Fourth, we need to build the policy and infrastructure networks in each country to truly be sustainable. Part of our challenge is to ensure adequate funding and support. Many donors still consider service and volunteering as a nice approach but they often fail to see how it is integrated into projects on the ground. We must continue to work to show the value proposition of volunteering.

In conclusion, Peace Corps is committed to enabling youth to have more and better opportunities to volunteer. Just as importantly, we are also committed to working to train community groups and teachers in making their service a transformational experience through service-learning methodologies.

I believe we can support our partners in building strong citizens who both address current problems through volunteering and work together to address the underlying policies that will build healthier communities.

Around the world, volunteers connected to your organizations and Peace Corps are addressing urgent global development priorities including poverty reduction, food security, malaria, HIV/AIDS and clean energy. These priorities cannot be exclusively met by paid professionals and development agencies - but rather in part by community members feeling empowered to take action and contribute their time and energies to addressing these issues that affect them locally.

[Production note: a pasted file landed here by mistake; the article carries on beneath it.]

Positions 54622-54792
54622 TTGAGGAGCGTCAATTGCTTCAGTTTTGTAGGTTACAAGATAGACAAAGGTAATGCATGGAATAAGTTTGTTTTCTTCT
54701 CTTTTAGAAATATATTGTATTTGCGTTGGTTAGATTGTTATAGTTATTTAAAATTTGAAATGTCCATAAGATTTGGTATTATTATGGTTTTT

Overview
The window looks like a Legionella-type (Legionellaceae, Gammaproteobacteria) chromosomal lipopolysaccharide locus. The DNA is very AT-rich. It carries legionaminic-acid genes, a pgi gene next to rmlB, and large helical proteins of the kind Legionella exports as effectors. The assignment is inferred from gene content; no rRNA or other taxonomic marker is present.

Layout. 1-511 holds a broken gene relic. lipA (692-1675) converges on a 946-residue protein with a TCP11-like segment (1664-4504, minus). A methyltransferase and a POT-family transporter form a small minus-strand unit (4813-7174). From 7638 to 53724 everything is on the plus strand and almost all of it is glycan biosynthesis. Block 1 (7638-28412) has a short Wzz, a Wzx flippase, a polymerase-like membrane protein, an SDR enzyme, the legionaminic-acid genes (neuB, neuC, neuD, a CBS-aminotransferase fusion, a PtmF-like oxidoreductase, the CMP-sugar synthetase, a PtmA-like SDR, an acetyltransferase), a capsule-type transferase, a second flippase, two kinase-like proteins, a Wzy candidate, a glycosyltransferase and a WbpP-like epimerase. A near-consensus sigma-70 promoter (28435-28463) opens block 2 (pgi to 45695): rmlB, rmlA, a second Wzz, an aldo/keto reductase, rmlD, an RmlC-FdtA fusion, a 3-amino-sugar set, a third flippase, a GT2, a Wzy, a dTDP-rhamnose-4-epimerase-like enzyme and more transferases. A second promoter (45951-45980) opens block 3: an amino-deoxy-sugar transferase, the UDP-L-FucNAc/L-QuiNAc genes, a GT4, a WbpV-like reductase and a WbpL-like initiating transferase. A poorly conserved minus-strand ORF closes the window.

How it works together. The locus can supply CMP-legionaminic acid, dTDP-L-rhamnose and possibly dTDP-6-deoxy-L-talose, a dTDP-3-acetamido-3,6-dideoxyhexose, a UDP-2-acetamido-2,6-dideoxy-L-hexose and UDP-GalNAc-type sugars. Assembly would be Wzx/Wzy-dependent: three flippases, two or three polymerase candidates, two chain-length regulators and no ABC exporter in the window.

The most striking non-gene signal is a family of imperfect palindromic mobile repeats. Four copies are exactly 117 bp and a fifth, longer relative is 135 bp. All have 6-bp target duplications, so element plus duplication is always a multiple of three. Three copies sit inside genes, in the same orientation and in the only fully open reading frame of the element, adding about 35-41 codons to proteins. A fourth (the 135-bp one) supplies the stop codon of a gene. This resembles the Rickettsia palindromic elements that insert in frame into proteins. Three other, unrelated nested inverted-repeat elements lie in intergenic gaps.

So today I invite you to listen, share your experiences, and identify new organizations with whom you would like to collaborate. I hope that every person who's here today leaves this room with at one new powerful idea or resource you want to bring back to your respective organizations and at least one organization with whom you see value of walking on this journey- walking on this journey that is so important to all of us- of walking on this together.

I want to express my thanks to our panelists, to our working group facilitators, my dedicated staff here at Peace Corps and especially to all of you for taking the time today to initiate this important conversation about service. We hope this is just the beginning of a very productive relationship.

Our panel will be moderated by the distinguished, Senator Harris Wofford. It is a privilege to have his sage advice and counsel he's a great friend of mine and a great friend of the Peace Corps and a great friend of the service movement as all of you know. Please join me in welcoming Senator Wofford.

Please join me in offering a warm and appreciative welcome to our panel as I invite them to take the stage and begin their discussion.

Thank you.

# # #

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Headlines: December, 2009; Peace Corps Director Aaron Williams; Peace Corps Directors; Peace Corps Dominican Republic; Directory of Dominican Republic RPCVs; Messages and Announcements for Dominican Republic RPCVs; Peace Corps Headquarters; Volunteerism